Pope says he's open to allowing married men to be priests

The head of the Catholic Church has said it may consider ordaining married men to cope with a shortage of priests.

The same rite already allows some married non-Catholic clergymen who become Catholics to be ordained priests - such as former Anglican clergy. "Then we have to decide what tasks they can take on, for example in remote communities".

However, in an interview with German newspaper Die Zeit, the 80-year-old revealed that the lack of Catholic priests was an "enormous problem" for the Church, and hinted he would be open to a change in the rules that state who can now be eligibility for the priesthood.

Despite criticism from conservative opponents who question his approach to church doctrine and his reform of the Vatican Curia, the pope said he had never lost his peace of mind.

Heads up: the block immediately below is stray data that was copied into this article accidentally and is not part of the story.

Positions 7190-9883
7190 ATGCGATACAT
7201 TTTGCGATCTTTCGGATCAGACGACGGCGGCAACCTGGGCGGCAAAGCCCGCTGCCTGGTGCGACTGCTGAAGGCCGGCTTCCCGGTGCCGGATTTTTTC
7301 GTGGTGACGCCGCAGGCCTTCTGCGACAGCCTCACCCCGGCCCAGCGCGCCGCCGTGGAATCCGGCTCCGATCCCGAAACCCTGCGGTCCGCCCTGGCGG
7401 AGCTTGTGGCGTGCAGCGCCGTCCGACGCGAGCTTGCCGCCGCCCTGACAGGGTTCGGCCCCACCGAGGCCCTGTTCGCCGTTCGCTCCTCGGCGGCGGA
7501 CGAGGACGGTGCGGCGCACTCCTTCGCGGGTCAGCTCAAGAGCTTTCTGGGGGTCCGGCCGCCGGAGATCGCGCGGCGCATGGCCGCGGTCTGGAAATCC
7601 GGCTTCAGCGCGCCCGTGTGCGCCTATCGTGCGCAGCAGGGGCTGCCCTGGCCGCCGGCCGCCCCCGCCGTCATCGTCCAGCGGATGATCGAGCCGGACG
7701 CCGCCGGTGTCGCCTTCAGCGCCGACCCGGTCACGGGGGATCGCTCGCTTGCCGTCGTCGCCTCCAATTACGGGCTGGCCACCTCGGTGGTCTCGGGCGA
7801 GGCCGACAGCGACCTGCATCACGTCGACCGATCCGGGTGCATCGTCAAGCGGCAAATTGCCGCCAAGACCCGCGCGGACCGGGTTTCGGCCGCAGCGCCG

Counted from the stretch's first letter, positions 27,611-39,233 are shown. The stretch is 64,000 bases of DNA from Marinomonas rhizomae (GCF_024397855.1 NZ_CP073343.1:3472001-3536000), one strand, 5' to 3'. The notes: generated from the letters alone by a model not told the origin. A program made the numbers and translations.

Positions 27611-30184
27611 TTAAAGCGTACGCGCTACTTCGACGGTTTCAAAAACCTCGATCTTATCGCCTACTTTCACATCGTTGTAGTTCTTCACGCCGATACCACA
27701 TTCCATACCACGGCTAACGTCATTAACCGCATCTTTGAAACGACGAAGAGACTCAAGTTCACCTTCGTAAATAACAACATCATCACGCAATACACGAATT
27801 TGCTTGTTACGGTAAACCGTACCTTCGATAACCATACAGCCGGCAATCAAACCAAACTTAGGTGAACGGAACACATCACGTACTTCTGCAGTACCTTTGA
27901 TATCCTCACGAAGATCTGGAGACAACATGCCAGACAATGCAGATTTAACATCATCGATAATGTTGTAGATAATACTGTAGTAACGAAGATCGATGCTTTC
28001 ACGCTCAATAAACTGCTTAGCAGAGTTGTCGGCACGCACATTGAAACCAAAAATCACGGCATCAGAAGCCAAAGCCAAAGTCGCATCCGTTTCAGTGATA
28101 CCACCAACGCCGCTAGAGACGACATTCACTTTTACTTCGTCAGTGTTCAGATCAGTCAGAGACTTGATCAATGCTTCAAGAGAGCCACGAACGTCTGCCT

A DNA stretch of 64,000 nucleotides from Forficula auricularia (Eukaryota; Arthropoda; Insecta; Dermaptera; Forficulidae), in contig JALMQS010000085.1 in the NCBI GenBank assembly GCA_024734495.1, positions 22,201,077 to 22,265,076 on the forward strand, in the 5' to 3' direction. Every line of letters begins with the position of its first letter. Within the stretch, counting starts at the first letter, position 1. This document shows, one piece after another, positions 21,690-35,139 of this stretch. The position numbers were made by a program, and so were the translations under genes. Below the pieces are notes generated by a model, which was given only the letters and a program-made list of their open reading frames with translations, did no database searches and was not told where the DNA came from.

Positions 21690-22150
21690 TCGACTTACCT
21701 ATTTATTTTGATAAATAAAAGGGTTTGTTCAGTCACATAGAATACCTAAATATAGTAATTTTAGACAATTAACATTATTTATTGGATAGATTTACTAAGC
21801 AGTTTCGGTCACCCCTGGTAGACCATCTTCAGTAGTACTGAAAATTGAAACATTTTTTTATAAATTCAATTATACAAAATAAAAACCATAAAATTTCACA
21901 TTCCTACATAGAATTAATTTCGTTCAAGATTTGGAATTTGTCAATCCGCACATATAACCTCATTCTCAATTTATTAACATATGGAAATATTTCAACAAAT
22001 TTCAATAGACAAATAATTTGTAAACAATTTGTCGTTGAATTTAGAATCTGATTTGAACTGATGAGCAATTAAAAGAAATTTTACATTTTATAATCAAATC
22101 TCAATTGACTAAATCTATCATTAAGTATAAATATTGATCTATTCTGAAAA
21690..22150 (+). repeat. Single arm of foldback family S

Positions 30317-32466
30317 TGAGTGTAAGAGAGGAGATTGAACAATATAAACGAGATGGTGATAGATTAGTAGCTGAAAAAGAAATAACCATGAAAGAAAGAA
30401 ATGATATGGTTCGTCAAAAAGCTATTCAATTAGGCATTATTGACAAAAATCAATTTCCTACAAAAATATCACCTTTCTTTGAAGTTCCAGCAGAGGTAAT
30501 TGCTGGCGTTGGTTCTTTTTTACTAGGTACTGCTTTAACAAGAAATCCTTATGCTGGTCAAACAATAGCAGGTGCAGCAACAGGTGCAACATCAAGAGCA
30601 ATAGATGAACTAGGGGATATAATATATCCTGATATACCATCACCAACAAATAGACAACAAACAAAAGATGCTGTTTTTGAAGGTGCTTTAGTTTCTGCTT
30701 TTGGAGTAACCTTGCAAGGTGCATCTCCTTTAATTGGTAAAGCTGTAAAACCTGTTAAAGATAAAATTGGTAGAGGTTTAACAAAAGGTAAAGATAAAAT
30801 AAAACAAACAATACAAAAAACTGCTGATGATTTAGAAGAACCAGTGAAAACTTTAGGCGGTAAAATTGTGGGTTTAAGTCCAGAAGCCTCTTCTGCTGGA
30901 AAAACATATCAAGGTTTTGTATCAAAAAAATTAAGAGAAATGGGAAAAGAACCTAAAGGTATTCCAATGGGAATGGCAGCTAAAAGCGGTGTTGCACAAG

"We must consider if viri probati is a possibility", he said, according to the AP.

He has also said that while he favors a celibate priesthood, celibacy technically can be up for discussion since it's a discipline of the church, not a dogma.

Francis has shown particular openness to receiving concrete proposals for ordaining married men as well as his own pastoral concern for men who have left ministry to marry.

The church allows some exceptions to the rule.

In a wide-ranging interview published Thursday (March 9) in Germany's Die Zeit weekly, the pontiff acknowledged: "I too know moments of emptiness".

The pope confirmed his plans to visit India, Bangladesh and Colombia as well as Fatima in Portugal, but he said his trip to South Sudan may not go ahead.

  • Leroy Wright